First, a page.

Margaret Thatcher

Article

October 19, 2021

Margaret Hilda Thatcher, Baroness Thatcher of Kesteven LG, OM, PC, FRS, FRIC (Grantham, 13 October 1925 — London, 8 April 2013) was a British politician who served as Prime Minister of the United Kingdom of 1979 to 1990 and leader of the Opposition between 1975 and 1979. She was the longest-serving prime minister during the 20th century and the first woman to hold it. Thatcher was also known by the nickname "Iron Lady", given by a Soviet journalist and associated with her leadership style. As prime minister, she implemented policies that came to be known as Thatcherism. Graduated in Chemistry from Somerville College, Oxford University, Thatcher also served as a barrister before being elected to the House of Commons for the Finchley district in 1959. Prime Minister Edward Heath named her his secretary of state for education and science in its conservative government. In 1975, Thatcher defeated Heath in the Conservative Party leadership election, becoming the leader of the Opposition as well as the first woman to lead a major political party in the UK. After winning the 1979 elections, she was sworn in as prime minister. Thatcher introduced a series of political and economic initiatives aimed at reversing the country's high unemployment and difficulties in the wake of a recession. Its political philosophy and economic policies emphasized deregulation (particularly in the financial sector), flexible labor markets, privatization of state-owned enterprises, and the reduction of union power and influence. Thatcher's popularity during her first years in office waned amid the recession and rising unemployment, until her victory in the Falklands War in 1982 and the recovery of the economy, which saw her popular support resurface and be decisively re-elected in 1983. 1984, survived an assassination attempt. Thatcher was re-elected in 1987. In her third term, her support for a community tax was largely unpopular, and her views on the European Community were not shared by other members of her cabinet. In November 1990, after her Conservative Party leadership was challenged, she resigned as prime minister. After retiring from the House of Commons in 1992, she was given a lifetime peer as Baroness Thatcher (of Kesteven in Lincolnshire), a title that guaranteed her a seat in the House of Lords. In 2013, she died of a stroke at age 87. Always a controversial figure, Thatcher received high rankings in polls of the best and most influential rulers in the country's history, even though arguments about Thatcherism persist.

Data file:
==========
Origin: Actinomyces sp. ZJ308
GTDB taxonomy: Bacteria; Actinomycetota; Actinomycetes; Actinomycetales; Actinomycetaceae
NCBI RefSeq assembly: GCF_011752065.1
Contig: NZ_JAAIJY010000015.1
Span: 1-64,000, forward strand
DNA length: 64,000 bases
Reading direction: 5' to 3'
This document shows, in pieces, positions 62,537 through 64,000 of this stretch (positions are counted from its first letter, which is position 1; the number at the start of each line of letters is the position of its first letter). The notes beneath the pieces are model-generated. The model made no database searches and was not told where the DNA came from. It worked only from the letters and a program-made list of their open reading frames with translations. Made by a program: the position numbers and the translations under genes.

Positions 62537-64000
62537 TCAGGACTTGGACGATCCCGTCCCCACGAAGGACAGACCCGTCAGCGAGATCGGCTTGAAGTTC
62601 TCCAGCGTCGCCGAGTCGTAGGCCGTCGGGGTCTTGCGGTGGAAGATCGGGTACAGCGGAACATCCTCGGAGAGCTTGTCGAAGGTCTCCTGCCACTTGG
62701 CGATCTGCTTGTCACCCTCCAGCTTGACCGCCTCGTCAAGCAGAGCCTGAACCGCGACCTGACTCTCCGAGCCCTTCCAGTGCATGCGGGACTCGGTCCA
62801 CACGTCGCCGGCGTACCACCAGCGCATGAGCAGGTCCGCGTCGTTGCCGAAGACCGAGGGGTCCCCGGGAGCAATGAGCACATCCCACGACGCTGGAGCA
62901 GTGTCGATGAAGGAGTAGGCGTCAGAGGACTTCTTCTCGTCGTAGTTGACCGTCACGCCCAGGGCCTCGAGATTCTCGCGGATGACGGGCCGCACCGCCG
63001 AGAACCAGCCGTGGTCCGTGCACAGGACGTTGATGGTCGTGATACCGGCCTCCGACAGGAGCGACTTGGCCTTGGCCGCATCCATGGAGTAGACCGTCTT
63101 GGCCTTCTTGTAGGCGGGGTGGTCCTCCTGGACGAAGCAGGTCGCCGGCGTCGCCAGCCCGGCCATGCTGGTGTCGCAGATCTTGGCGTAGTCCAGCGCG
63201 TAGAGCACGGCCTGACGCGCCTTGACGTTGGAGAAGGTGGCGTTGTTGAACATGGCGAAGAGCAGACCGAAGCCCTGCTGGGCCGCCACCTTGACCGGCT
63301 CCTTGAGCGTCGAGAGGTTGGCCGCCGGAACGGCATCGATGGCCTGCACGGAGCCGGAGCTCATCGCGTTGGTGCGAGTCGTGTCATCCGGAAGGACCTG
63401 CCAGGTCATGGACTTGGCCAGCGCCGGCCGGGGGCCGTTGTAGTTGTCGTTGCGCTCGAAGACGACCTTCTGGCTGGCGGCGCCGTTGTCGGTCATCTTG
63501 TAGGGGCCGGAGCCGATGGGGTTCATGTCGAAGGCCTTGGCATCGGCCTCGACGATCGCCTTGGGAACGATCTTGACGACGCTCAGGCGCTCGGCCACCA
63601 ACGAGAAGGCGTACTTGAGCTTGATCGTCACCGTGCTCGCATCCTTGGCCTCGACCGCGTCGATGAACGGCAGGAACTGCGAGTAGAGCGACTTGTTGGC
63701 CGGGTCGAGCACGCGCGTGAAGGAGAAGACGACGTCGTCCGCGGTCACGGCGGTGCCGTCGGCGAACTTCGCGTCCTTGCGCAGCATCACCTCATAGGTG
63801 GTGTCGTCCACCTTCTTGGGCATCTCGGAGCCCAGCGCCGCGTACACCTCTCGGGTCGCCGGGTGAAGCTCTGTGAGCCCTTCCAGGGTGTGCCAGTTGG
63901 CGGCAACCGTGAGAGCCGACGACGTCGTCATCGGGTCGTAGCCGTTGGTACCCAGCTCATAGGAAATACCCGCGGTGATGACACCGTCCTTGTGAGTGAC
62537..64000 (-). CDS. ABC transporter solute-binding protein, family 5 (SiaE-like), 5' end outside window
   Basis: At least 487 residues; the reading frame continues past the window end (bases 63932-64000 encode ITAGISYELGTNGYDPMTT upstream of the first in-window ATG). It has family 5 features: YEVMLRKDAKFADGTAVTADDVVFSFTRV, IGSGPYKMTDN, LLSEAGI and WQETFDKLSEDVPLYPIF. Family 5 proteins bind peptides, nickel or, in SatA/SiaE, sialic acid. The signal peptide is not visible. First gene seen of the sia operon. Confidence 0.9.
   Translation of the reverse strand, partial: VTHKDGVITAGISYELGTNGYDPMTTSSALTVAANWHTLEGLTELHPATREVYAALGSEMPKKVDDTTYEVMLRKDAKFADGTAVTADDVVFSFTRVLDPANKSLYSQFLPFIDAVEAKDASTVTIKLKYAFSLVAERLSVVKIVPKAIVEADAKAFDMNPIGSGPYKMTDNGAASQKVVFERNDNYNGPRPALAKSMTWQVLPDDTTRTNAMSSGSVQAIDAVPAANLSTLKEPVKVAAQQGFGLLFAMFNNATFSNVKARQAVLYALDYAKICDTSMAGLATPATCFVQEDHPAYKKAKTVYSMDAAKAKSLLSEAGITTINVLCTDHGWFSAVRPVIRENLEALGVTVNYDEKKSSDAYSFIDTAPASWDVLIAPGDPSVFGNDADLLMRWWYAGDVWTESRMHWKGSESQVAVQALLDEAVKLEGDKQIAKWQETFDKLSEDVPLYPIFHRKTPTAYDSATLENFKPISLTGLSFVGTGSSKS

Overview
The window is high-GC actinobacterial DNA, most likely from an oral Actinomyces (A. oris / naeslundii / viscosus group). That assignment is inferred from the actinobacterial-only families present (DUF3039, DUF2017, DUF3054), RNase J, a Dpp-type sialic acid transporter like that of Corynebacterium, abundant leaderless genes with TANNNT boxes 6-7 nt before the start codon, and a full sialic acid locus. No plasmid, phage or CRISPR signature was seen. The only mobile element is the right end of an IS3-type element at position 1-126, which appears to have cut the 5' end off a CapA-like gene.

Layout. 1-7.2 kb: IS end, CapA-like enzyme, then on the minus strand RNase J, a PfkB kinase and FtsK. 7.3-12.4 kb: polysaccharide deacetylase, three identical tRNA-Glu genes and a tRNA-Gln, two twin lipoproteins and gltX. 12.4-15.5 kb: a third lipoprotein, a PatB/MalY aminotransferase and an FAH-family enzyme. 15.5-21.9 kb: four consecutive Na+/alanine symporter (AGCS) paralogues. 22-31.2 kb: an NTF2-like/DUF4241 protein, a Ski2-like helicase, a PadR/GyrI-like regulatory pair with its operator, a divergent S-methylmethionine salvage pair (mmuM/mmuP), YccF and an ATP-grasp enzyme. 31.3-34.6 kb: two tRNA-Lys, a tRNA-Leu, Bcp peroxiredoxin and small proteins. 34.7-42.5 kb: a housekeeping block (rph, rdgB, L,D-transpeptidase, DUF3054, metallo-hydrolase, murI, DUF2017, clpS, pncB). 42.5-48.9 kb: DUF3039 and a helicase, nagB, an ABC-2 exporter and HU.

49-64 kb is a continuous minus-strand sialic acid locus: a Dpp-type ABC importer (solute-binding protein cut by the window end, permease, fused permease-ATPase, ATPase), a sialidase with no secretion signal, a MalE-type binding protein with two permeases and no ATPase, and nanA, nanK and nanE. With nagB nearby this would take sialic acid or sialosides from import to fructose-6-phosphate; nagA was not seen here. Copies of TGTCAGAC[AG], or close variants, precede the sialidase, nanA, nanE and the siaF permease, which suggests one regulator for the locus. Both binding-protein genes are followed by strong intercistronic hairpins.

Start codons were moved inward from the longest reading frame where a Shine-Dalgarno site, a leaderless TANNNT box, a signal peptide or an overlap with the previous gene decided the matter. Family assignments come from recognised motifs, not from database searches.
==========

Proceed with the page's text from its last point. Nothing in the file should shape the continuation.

Early years, family and education

Thatcher was born Margaret Hilda Roberts on October 13, 1925, in Grantham, Lincolnshire. Her parents were Alfred Roberts of Northamptonshire and Beatrice Ethel (née Stephenson) of Lincolnshire. Margaret spent her childhood in Grantham, where her father owned two grocery stores. Before World War II, in 1938 the Roberts family gave refuge to Edith Muhlbauer, a teenage Jewish girl who had escaped from Nazi Germany. At the age of 12, Margaret and her older sister Muriel raised enough money from a Rotary Club campaign to pay for the teenager's travel and accommodation. Muhlbauer remained at the Roberts house until 1940; her daughter later reported that Muhlbauer used to say that the Roberts "saved his life." In addition to being a merchant, Alfred Roberts was a councilor and preacher of the Methodist faith, having raised his daughters strictly in accordance with the commandments of his religion. He came from a family sympathetic to the Liberal Party, but, as was the custom in the local government, he ran for election as an independent politician. Alfred was the mayor of Grantham between 1945 and

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